Sprechen Sie Deutsch In Garden City

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German-American school migrates to village to expand youth outreach

Frau Eckert’s kindergarten class proudly displays the schmetterlinge (butterflies) they handmade before reading The Hungry Caterpillar in German.

German is spoken by roughly 95 million people around the world. So it’s no wonder that the Manhattan-based German-American School has found success spreading the gospel of Teutonic language and culture to outposts in Garden City and Franklin Square. The goal for the nonprofit, once-a-week after-school program is to have children of all backgrounds learn German. It’s a laudable enough goal that the current student body consists of 93 students attending classes at the Garden City location at the Waldorf School on Tuesdays, 102 who do the same on Fridays over in Franklin Square at St. Catherine of Siena Roman Catholic Church and the 60 pupils who do the same on Mondays on Manhattan’s Upper East Side. The school has come quite a long way from when it was founded at the turn of the 19th century.

“Initially, when it started, it was truly a school for the children of German immigrants. They learned to read and write, not only German but English,” explained Curriculum Director Dr. Ursula Beiter. “We changed that in the 1980s. That’s one goal the school has. The other one is to keep a little bit of the German culture and traditions alive in the metropolitan area and involving other ethnicities in learning German and to offer a language that high schools hardly offer. And to get the kids to take AP German, which gets them college credits. We have morphed into a different school than when they started out in 1897.”

The German-American School location that was in Ridgewood, Queens closed in December 2017 after being open for 50 years. (Photo courtesy of Google Maps)

Part of the changing of times for the German-American School was the recent shuttering of its Ridgewood, Queens satellite, a location that had been operating for a half century. When it was established in the late 1960s, classes were held every day, directly due to a robust student body. But recent demographic changes that found Polish, Indian and Hispanic immigrants filling the void left by German families moving out to Long Island and New Jersey saw the school numbers dwindle down to an enrollment of seven total students by fall 2017. The decision was made to close the school and integrate the remaining attendees to the Garden City and Franklin Square sites.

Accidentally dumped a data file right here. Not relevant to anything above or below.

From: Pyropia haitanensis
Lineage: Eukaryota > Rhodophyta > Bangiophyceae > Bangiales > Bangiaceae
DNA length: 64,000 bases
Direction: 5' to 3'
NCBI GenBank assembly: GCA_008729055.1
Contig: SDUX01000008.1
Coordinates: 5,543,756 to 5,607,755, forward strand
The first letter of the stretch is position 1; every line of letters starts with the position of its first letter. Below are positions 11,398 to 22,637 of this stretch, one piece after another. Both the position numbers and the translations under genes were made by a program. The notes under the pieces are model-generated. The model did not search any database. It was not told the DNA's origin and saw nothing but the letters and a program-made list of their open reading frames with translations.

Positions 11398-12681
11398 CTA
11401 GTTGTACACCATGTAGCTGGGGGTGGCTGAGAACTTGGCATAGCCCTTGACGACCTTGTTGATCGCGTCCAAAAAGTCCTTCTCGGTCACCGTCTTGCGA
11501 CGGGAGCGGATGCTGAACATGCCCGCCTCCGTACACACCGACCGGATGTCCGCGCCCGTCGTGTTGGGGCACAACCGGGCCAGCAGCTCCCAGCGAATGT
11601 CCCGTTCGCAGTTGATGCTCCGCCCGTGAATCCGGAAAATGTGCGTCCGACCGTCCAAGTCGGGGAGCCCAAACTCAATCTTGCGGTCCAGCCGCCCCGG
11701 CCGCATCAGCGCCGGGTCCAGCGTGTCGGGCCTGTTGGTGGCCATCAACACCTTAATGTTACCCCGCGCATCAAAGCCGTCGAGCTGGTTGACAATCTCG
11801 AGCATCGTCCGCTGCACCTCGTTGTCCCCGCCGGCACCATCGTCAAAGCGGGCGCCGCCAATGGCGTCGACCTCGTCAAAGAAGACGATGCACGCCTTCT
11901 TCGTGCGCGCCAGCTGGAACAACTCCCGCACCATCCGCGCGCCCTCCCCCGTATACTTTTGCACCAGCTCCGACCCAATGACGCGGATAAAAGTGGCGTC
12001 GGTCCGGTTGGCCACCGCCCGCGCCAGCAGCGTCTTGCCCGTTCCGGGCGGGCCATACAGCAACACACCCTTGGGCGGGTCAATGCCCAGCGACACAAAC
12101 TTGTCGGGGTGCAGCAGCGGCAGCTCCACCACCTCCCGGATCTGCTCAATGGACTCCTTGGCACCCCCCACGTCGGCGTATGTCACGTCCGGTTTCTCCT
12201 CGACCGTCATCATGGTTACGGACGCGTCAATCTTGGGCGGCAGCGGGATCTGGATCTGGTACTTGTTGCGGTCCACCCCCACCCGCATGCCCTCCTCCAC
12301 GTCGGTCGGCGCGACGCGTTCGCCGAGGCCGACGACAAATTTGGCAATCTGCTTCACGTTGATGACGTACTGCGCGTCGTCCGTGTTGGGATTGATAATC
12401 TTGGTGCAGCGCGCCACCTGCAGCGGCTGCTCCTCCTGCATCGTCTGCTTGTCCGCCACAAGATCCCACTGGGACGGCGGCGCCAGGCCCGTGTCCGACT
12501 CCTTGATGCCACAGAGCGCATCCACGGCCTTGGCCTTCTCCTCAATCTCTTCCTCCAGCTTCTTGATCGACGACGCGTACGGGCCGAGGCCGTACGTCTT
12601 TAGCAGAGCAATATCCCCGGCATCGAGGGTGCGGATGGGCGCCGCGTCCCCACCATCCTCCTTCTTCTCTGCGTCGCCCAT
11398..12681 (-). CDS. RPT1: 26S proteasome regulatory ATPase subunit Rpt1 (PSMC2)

“In the 1960s, we bought our own building in Ridgewood, Queens because there was a German group called the Gottscheers. They were extremely family-oriented and they had a lot of kids, so we had about 600 students,” Beiter recalled. “But since the 1960s right up through now, the demographics of the neighborhood have changed. So that’s one thing, but also the Germans that lived there, their children and grandchildren eventually moved away from the neighborhood. Currently, there are other immigrants in the neighborhood pursuing the American Dream. Their priorities at this point are to learn English. Our method is to teach German language and culture. So we cannot open up language classes for other people, although I would like to do that, but the charter won’t permit that. So instead of closing the program completely and telling the kids that they’ve wasted their time, we’ve taken a step forward and combined Ridgewood with Garden City and Franklin Square.”

Some German-American School students sitting on the school’s float during the 60th annual Steuben Day Parade

The age range for the school has children as young as 4 attending play groups right up through 16 years old. Having been incorporated in 1911 by the Regents of the University of the State of New York, this is the only bilingual after-school program accredited by the New York State Board of Regents. The language program of the German-American School is designed to lead the students toward successful completion of the New York State Three-Year Comprehensive Regents Exam in German. Students take the exam at the conclusion of the program after eight years. Once the Regents Exam is passed, the student can be awarded three language credits from their respective high school and graduate with the New York FLAC exam (Regents Equivalency Exam), which is the equivalent of three years of high school German. Other classes offered are level A2 and B1 exams and Advanced Placement German. Having worked at the German-American School for 30 years, one of the things Beitel is most proud of is how the program has evolved and become more tailored to a diverse and multicultural clientele, while managing to have neither a religious nor political affiliation.

“I have to stress that the school is not just German for Germans—it’s German for everybody,” she said. “So we have Chinese children, a few families from Egypt and even one family from Syria. We have a very interesting multi-national group.”

Visit www.German-American-School.org or call 212-787-7543 for more information about the school.

What did you think of this article? Share your thoughts with me by email at: dgilderubio@antonmediagroup.com

 

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